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Publication #FPS99

Campsis radicans Trumpet Creeper, Trumpet Vine1

Edward F. Gilman2

Introduction

Trumpet vine climbs to 30 feet or more when given support (Fig. 1). The brilliant orange flowers are borne in summer and are often visited by hummingbirds. They will hang down from an arbor or trellis making a wonder “wall” or “ceiling” in a garden. Rapid growth makes training easy, but regular pinching and pruning is required to establish this vine on a structure. The invasive nature of the plant makes it hard to get rid of once it is established in the yard. Ants often live on trumpet vine and are sometimes found objectionable by gardeners. The thick, woody stem can grow between wooden house siding and destroy it. It is best suited for planting at the base of an arbor or trellis. It can also be used in a container where it will cascade over the side.

Figure 1. 

Trumpet creeper.


[Click thumbnail to enlarge.]

General Information

Scientific name: Campsis radicans
Pronunciation: KAMP-sis RAD-ick-anz
Common name(s): trumpet creeper, trumpet vine
Family: Bignoniaceae
Plant type: vine
USDA hardiness zones: 4B through 10A (Fig. 2)
Planting month for zone 7: year round
Planting month for zone 8: year round
Planting month for zone 9: year round
Planting month for zone 10 and 11: year round
Origin: native to Florida
Uses: hanging basket; attracts hummingbirds
Availablity: somewhat available, may have to go out of the region to find the plant

Figure 2. 

Shaded area represents potential planting range.


[Click thumbnail to enlarge.]

Description

Height: depends upon supporting structure
Spread: depends upon supporting structure
Plant habit: spreading
Plant density: moderate
Growth rate: fast
Texture: medium

Foliage

Leaf arrangement: opposite/subopposite
Leaf type: odd-pinnately compound
Leaf margin: dentate
Leaf shape: ovate
Leaf venation: pinnate
Leaf type and persistence: deciduous
Leaf blade length: 2 to 4 inches
Leaf color: green
Fall color: orange
Fall characteristic: not showy

Flower

Flower color: yellow
Flower characteristic: summer flowering

Fruit

Fruit shape: pod or pod-like
Fruit length: 3 to 6 inches
Fruit cover: dry or hard
Fruit color: brown
Fruit characteristic: persists on the plant

Trunk and Branches

Trunk/bark/branches: typically multi-trunked or clumping stems
Current year stem/twig color: brown
Current year stem/twig thickness: medium

Culture

Light requirement: plant grows in part shade/part sun
Soil tolerances: occasionally wet; slightly alkaline; clay; sand; acidic; loam
Drought tolerance: high
Soil salt tolerances: poor
Plant spacing: 36 to 60 inches

Other

Roots: not applicable
Winter interest: no special winter interest
Outstanding plant: not particularly outstanding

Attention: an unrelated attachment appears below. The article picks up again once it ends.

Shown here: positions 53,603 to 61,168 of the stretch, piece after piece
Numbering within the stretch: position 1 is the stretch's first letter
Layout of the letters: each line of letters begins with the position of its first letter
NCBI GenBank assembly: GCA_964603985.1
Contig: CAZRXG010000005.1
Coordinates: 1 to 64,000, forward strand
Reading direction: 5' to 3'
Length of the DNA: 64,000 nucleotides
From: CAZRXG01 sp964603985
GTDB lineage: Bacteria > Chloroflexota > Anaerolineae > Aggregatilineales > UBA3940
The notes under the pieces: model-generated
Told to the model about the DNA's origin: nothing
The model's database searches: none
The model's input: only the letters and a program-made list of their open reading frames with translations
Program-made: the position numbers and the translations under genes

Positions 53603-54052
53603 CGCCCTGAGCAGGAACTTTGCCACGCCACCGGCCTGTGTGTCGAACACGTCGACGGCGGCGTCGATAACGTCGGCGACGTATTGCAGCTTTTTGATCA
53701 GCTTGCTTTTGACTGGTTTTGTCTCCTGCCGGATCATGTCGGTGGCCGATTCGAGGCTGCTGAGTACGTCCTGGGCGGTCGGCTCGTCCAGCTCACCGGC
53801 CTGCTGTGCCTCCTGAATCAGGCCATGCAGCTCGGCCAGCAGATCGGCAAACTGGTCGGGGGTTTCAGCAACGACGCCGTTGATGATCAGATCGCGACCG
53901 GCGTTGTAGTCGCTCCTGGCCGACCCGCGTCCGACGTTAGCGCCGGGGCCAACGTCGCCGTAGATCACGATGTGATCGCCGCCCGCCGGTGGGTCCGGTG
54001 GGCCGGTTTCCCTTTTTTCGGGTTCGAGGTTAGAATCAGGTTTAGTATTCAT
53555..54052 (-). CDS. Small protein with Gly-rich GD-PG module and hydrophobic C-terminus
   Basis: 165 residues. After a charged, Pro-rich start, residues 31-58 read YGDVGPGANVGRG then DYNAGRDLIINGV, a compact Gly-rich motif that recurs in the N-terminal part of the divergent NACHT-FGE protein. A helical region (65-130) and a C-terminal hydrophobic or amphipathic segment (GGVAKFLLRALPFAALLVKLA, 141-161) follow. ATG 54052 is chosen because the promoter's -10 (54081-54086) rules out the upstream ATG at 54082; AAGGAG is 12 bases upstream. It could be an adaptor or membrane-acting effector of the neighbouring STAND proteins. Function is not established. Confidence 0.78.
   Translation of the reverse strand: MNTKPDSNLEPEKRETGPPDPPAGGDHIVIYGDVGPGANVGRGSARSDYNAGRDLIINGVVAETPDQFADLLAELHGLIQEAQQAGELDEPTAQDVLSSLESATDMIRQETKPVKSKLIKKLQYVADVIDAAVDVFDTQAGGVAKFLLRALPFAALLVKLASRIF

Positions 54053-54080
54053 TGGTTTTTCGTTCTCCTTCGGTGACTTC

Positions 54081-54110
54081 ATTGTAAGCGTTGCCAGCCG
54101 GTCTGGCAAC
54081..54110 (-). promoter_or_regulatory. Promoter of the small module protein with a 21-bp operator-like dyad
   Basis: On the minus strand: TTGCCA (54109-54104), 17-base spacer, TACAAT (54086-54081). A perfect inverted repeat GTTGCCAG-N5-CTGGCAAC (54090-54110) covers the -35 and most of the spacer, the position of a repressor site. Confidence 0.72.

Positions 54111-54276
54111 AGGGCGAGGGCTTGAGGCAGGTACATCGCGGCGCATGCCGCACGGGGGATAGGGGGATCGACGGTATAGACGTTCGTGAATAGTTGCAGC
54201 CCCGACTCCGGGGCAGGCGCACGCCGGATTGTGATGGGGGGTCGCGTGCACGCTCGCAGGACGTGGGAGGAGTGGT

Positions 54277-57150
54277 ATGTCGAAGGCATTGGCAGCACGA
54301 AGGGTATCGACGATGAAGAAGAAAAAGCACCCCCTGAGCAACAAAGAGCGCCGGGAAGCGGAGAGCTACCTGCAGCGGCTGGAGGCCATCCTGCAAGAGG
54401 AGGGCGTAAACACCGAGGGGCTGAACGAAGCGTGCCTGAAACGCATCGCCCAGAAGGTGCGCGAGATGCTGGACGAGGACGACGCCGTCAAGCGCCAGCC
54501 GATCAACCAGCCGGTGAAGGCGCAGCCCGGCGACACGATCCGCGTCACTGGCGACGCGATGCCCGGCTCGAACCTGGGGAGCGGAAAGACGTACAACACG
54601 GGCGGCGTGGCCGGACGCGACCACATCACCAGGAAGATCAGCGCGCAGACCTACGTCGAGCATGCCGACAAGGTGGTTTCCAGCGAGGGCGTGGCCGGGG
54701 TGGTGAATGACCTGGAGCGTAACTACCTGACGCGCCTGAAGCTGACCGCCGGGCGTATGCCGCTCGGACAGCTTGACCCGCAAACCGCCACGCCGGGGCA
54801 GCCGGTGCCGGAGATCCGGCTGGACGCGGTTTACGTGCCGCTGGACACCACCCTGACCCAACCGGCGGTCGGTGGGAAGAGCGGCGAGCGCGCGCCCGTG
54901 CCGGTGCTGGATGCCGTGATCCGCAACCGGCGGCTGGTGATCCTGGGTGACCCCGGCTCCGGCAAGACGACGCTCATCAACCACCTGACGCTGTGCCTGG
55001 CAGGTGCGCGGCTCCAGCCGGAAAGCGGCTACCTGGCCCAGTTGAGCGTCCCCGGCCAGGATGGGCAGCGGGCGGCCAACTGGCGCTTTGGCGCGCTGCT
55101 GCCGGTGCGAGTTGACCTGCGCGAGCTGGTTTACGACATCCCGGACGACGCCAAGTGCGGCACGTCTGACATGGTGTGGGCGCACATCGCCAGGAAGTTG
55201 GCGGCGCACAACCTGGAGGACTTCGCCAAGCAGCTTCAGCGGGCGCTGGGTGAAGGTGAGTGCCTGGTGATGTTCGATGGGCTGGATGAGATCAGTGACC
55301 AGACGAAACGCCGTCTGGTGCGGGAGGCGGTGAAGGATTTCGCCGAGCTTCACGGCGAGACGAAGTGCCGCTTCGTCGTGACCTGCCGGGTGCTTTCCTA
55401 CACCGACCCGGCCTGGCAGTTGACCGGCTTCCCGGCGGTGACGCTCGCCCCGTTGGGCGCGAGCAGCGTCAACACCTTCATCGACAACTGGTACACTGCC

Invasive potential: native plant that often reproduces into nearby landscapes
Pest resistance: no serious pests are normally seen on the plant

Use and Management

Like many vines, trumpet vine flowers best in a full sun location. It grows but flowers poorly in a shaded location. It will do fine in any soil except those kept continually wet and flooded.

There are several cultivars: 'Atropurpurea' - large, dark red flowers; 'Speciosa' - bushy growth habit; 'Flava' - yellow flowers; 'Praecox' - blooms earlier.

Planthoppers may occasionally feed on trumpet vine. The insects generally cause no serious damage so controls are not needed.

Pests and Diseases

Leaf spot caused by various fungi may be seen but are not serious.

Powdery mildew causes a white powdery growth on the leaves.

Footnotes

1.

This document is FPS99, one of a series of the Environmental Horticulture, UF/IFAS Extension. Original publication date October 1999. Reviewed February 2014. Visit the EDIS website at http://edis.ifas.ufl.edu.

2.

Edward F. Gilman, professor, Environmental Horticulture Department, UF/IFAS Extension, Gainesville, FL 32611.


The Institute of Food and Agricultural Sciences (IFAS) is an Equal Opportunity Institution authorized to provide research, educational information and other services only to individuals and institutions that function with non-discrimination with respect to race, creed, color, religion, age, disability, sex, sexual orientation, marital status, national origin, political opinions or affiliations. For more information on obtaining other UF/IFAS Extension publications, contact your county's UF/IFAS Extension office.

U.S. Department of Agriculture, UF/IFAS Extension Service, University of Florida, IFAS, Florida A & M University Cooperative Extension Program, and Boards of County Commissioners Cooperating. Nick T. Place, dean for UF/IFAS Extension.